`It's five-and-twenty pound, Mum,' echoed that basest of swindlers, Pumblechook, rising to shake hands with her; `and it's no more than your merits (as I said when my opinion was asked), and I wish you joy of the money!'

If the villain36 had stopped here, his case would have been sufficiently37 awful, but he blackened his guilt38 by proceeding to take me into custody39, with a right of patronage40 that left all his former criminality far behind.

`Now you see, Joseph and wife,' said Pumblechook, as he took me by the arm above the elbow, `I am one of them that always go right through with what they've begun. This boy must be bound, out of hand. That's my way. Bound out of hand.'

`Goodness knows, Uncle Pumblechook,' said my sister (grasping the money), `we're deeply beholden to you.'

`Never mind me, Mum, returned that diabolical41 corn-chandler. `A pleasure's a pleasure, all the world over. But this boy, you know; we must have him bound. I said I'd see to it - to tell you the truth.'

The Justices were sitting in the Town Hall near at hand, and we at once went over to have me bound apprentice to Joe in the Magisterial42 presence. I say, we went over, but I was pushed over by Pumblechook, exactly as if I had that moment picked a pocket or fired a rick; indeed, it was the general impression in Court that I had been taken red-handed, for, as Pumblechook shoved me before him through the crowd, I heard some people say, `What's he done?' and others, `He's a young 'un, too, but looks bad, don't he? One person of mild and benevolent43 aspect even gave me a tract44 ornamented45 with a woodcut of a malevolent46 young man fitted up with a perfect sausage-shop of fetters47, and entitled, TO BE READ IN MY CELL.

The Hall was a queer place, I thought, with higher pews in it than a church - and with people hanging over the pews looking on - and with mighty48 Justices (one with a powdered head) leaning back in chairs, with folded arms, or taking snuff, or going to sleep, or writing, or reading the newspapers - and with some shining black portraits on the walls, which my unartistic eye regarded as a composition of hardbake and sticking-plaister. Here, in a corner, my indentures were duly signed and attested49, and I was `bound;' Mr Pumblechook holding me all the while as if we had looked in on our way to the scaffold, to have those little preliminaries disposed of.

When we had come out again, and had got rid of the boys who had been put into great spirits by the expectation of seeing me publicly tortured, and who were much disappointed to find that my friends were merely rallying round me, we went back to Pumblechook's. And there my sister became so excited by the twenty-five guineas, that nothing would serve her but we must have a dinner out of that windfall, at the Blue Boar, and that Pumblechook must go over in his chaise-cart, and bring the Hubbles and Mr Wopsle.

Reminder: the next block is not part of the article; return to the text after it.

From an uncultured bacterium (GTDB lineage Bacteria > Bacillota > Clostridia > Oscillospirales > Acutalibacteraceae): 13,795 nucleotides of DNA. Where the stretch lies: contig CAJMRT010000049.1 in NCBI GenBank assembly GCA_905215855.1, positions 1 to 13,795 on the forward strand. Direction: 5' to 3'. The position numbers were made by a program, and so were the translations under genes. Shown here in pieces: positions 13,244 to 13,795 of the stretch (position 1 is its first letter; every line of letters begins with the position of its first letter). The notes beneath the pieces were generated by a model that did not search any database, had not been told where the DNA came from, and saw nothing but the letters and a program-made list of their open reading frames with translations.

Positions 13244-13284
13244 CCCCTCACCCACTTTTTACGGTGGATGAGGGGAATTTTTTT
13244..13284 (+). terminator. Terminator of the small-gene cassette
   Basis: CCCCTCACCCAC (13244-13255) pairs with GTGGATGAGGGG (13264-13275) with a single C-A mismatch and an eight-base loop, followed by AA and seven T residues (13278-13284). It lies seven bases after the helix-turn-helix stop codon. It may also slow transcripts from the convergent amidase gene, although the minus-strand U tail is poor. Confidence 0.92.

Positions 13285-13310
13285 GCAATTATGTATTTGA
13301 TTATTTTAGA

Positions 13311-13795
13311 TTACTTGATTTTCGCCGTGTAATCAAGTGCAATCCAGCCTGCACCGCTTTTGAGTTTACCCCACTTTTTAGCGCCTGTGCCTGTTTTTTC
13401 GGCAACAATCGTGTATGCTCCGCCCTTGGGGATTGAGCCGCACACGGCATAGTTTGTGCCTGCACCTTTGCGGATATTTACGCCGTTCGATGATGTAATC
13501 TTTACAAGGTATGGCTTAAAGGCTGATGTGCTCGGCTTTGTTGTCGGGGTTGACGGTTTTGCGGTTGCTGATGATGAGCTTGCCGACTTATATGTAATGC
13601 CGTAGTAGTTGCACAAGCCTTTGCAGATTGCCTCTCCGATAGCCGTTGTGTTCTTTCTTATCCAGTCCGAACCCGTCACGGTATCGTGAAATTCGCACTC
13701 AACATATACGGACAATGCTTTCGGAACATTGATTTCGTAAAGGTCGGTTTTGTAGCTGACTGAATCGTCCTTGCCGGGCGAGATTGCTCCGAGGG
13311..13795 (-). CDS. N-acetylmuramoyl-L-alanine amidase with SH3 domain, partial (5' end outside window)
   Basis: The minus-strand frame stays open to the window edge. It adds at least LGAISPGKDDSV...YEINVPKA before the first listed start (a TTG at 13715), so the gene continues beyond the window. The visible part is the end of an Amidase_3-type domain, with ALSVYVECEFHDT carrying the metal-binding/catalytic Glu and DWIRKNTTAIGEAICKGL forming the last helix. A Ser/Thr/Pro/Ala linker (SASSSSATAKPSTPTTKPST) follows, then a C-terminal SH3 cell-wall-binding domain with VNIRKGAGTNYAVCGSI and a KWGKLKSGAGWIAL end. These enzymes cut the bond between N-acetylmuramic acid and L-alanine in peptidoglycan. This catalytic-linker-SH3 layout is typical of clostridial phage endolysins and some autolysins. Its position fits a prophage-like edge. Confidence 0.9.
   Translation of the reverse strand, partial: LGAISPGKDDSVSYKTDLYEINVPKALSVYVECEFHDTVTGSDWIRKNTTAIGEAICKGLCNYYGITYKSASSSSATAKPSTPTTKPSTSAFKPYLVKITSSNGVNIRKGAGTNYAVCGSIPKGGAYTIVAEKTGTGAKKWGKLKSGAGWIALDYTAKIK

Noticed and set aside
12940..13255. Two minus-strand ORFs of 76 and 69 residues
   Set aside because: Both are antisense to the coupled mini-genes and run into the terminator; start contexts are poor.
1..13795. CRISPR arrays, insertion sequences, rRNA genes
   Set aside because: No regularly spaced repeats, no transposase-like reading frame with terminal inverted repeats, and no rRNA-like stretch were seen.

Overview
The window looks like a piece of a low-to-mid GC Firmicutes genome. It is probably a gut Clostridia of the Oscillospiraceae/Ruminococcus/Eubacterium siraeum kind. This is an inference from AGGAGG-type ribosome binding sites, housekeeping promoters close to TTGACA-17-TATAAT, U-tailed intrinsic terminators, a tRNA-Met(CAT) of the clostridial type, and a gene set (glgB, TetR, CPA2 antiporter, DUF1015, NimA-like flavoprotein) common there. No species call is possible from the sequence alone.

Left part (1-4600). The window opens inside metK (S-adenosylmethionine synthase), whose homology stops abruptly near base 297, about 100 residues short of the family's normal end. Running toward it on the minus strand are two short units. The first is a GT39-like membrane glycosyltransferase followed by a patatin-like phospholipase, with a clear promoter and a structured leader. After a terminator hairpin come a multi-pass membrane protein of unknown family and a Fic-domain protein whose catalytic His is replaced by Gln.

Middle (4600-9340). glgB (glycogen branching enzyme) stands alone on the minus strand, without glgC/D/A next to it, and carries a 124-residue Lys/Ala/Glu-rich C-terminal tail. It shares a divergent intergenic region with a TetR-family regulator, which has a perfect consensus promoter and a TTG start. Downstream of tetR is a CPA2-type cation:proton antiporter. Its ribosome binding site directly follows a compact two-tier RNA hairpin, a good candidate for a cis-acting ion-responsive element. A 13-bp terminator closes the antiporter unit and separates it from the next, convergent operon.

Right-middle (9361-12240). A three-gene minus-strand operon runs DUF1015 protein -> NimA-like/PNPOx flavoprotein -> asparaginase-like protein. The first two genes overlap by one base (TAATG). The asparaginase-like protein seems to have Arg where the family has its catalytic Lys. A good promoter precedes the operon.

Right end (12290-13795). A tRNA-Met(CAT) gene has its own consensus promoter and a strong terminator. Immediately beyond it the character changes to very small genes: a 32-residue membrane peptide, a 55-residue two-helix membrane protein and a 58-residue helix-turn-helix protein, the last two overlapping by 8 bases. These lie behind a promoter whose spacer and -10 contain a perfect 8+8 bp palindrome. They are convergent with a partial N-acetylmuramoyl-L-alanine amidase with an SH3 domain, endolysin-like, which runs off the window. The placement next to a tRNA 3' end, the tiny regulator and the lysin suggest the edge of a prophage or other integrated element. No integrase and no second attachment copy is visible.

It was agreed to be done; and a most melancholy50 day I passed. For, it inscrutably appeared to stand to reason, in the minds of the whole company, that I was an excrescence on the entertainment. And to make it worse, they all asked me from time to time - in short, whenever they had nothing else to do - why I didn't enjoy myself. And what could I possibly do then, but say I was enjoying myself - when I wasn't?

However, they were grown up and had their own way, and they made the most of it. That swindling Pumblechook, exalted51 into the beneficent contriver52 of the whole occasion, actually took the top of the table; and, when he addressed them on the subject of my being bound, and had fiendishly congratulated them on my being liable to imprisonment53 if I played at cards, drank strong liquors, kept late hours or bad company, or indulged in other vagaries54 which the form of my indentures appeared to contemplate55 as next to inevitable56, he placed me standing on a chair beside him, to illustrate57 his remarks.

My only other remembrances of the great festival are, That they wouldn't let me go to sleep, but whenever they saw me dropping off, woke me up and told me to enjoy myself. That, rather late in the evening Mr Wopsle gave us Collins's ode, and threw his bloodstain'd sword in thunder down, with such effect, that a waiter came in and said, `The Commercials underneath58 sent up their compliments, and it wasn't the Tumblers' Arms.' That, they were all in excellent spirits on the road home, and sang O Lady Fair! Mr Wopsle taking the bass59, and asserting with a tremendously strong voice (in reply to the inquisitive60 bore who leads that piece of music in a most impertinent manner, by wanting to know all about everybody's private affairs) that he was the man with his white locks flowing, and that he was upon the whole the weakest pilgrim going.

Finally, I remember that when I got into my little bedroom I was truly wretched, and had a strong conviction on me that I should never like Joe's trade. I had liked it once, but once was not now.







































































1 entirely entirely     
  • The fire was entirely caused by their neglect of duty. 那场火灾完全是由于他们失职而引起的。
  • His life was entirely given up to the educational work. 他的一生统统献给了教育工作。
2 augur 7oHyF     
  • Does this news augur war?这消息预示将有战争吗?
  • The signs augur well for tomorrow's weather.种种征候预示明天天气良好。